He said "going off the rails" could also be a common response.
"Performance at school often gets a lot worse, suddenly behaviour changes, kids withdraw or seek out peers with whom they use alcohol and/ or drugs," he said.
Dr O'Sullivan has worked with many men in Corrective Services, coming across familiar stories.
"Many of the men I've worked with in Corrections have been deemed 'uncontrollable' as youngsters or teenagers and been placed into a boys' home for discipline's sake," he said.
"The reality is that many of those youngsters would have been acting out as a result of abuse."
He maintains "human beings are not stupid" and do things for a reason.
"If a person starts abusing alcohol or taking heroin, of course that's a terrible long-term plan, but at the time it takes away the pain," he said.
When sexuality has been introduced into a person's life at an inappropriate time and an inappropriate way one of the things that can be learnt is my body is usable for this.Dr O'Sullivan
Sexuality can also be affected by abuse.
"When sexuality has been introduced into a person's life at an inappropriate time and an inappropriate way one of the things that can be learnt is my body is usable for this," he said.
"Boundaries are breached and taboos are broken and the young person becomes confused about what is permissible."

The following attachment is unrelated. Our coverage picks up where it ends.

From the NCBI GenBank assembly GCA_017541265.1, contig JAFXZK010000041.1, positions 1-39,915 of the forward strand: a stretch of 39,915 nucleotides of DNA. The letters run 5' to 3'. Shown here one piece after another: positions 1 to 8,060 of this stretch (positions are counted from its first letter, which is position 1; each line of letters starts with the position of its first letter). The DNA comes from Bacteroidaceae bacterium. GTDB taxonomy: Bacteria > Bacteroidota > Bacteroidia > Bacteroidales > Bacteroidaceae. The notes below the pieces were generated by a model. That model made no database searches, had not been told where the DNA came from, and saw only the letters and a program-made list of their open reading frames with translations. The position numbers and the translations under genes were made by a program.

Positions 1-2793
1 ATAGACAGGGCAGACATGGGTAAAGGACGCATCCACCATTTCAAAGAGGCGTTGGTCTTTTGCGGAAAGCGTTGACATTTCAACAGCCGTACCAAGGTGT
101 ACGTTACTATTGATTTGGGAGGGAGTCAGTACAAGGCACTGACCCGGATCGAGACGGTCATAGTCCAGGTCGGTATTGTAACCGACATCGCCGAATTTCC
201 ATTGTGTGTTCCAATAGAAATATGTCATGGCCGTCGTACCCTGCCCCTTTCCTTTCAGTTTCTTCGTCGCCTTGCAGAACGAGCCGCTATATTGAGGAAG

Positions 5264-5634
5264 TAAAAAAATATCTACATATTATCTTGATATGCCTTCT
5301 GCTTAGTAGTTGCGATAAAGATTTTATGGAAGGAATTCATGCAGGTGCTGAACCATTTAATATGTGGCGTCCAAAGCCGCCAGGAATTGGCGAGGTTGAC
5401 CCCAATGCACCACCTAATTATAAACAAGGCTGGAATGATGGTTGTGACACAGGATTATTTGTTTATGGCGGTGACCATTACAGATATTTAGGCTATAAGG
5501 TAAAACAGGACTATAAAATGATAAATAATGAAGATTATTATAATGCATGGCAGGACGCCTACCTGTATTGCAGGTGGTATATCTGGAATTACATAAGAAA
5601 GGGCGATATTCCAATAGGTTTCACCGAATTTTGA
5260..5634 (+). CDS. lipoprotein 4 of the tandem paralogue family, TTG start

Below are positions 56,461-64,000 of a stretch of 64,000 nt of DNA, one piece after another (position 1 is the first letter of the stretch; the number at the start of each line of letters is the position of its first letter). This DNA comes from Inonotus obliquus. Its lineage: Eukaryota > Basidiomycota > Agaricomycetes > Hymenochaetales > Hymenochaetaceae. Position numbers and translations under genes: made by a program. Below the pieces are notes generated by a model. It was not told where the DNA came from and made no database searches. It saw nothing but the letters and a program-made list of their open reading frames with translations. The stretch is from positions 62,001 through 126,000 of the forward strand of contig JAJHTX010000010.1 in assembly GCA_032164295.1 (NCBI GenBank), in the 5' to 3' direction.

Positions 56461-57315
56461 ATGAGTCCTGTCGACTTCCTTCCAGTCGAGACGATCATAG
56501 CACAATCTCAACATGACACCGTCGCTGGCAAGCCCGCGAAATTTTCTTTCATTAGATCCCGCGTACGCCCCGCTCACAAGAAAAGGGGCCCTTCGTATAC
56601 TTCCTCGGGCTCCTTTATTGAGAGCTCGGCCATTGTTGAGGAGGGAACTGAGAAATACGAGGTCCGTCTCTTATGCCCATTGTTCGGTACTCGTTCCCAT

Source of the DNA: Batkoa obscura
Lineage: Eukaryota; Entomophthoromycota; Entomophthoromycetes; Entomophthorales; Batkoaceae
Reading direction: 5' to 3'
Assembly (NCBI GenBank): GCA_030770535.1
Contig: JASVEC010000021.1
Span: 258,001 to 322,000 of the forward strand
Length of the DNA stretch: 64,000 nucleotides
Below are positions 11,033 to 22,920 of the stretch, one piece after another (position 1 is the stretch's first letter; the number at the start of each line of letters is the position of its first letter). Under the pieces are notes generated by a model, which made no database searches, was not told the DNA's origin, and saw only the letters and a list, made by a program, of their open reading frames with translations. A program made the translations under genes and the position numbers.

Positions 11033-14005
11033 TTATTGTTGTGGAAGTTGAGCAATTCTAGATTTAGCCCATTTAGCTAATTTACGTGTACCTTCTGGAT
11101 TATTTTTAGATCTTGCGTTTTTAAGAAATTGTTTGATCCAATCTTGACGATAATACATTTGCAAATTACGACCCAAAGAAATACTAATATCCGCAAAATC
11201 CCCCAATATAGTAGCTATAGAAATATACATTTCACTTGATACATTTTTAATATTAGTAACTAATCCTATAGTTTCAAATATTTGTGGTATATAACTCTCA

Sometimes this is complicated by ongoing contact with the abuser because they are part of the victim's social circle.
"People can walk around acknowledging what has happened, even speaking about what has happened but being unable to do anything about it because they remain in some type of relationship to the perpetrator," he said.
"This leaves some people in a state of limbo."
The final report by the Royal Commission into Institutional Responses to Sexual Abuse found the most common impact of child sexual abuse was on the mental health of the victim.
"The impact includes: depression, anxiety and post-traumatic stress disorder," according to the Commission.
The Commission also found victims exhibited difficulties with trust and intimacy.
Victims also told the Commission they developed addictions after using alcohol or other drugs to manage the psychological trauma of abuse.
Healing from abuse
There is hope.
Dr O'Sullivan believes it is possible to heal from abuse.
"I am optimistic because I have seen many people come through abuse and out the other side to live happy, productive lives," he said.
"To do this, people need a safe place to tell their story and be believed.
"Some people later choose to go public and go to court, but for many that is too great an ask, especially given the uncertainty of the outcome.
"The anger that sometimes follows abuse can be a very positive indication that the survivor is rejecting the actions of the abuser."
Dr O'Sullivan said the community plays a role in the healing process.